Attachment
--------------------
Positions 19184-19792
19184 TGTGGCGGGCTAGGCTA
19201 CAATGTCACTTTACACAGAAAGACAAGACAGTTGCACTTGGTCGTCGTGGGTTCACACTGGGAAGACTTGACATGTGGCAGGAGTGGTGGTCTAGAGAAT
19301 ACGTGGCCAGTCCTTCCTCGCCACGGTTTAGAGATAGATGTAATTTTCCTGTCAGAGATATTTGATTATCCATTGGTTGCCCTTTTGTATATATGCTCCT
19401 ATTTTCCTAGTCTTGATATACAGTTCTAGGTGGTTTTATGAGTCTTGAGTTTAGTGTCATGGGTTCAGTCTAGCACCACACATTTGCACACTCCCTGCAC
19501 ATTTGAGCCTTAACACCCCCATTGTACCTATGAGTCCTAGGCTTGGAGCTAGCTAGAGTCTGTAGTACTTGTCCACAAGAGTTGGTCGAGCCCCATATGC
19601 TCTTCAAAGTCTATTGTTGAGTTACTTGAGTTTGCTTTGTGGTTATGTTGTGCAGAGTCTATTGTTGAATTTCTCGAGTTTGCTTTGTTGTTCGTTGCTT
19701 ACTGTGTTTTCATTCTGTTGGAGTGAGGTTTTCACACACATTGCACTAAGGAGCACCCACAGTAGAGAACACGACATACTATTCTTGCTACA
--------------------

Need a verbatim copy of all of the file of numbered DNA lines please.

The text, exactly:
Positions 19184-19792
19184 TGTGGCGGGCTAGGCTA
19201 CAATGTCACTTTACACAGAAAGACAAGACAGTTGCACTTGGTCGTCGTGGGTTCACACTGGGAAGACTTGACATGTGGCAGGAGTGGTGGTCTAGAGAAT
19301 ACGTGGCCAGTCCTTCCTCGCCACGGTTTAGAGATAGATGTAATTTTCCTGTCAGAGATATTTGATTATCCATTGGTTGCCCTTTTGTATATATGCTCCT
19401 ATTTTCCTAGTCTTGATATACAGTTCTAGGTGGTTTTATGAGTCTTGAGTTTAGTGTCATGGGTTCAGTCTAGCACCACACATTTGCACACTCCCTGCAC
19501 ATTTGAGCCTTAACACCCCCATTGTACCTATGAGTCCTAGGCTTGGAGCTAGCTAGAGTCTGTAGTACTTGTCCACAAGAGTTGGTCGAGCCCCATATGC
19601 TCTTCAAAGTCTATTGTTGAGTTACTTGAGTTTGCTTTGTGGTTATGTTGTGCAGAGTCTATTGTTGAATTTCTCGAGTTTGCTTTGTTGTTCGTTGCTT
19701 ACTGTGTTTTCATTCTGTTGGAGTGAGGTTTTCACACACATTGCACTAAGGAGCACCCACAGTAGAGAACACGACATACTATTCTTGCTACA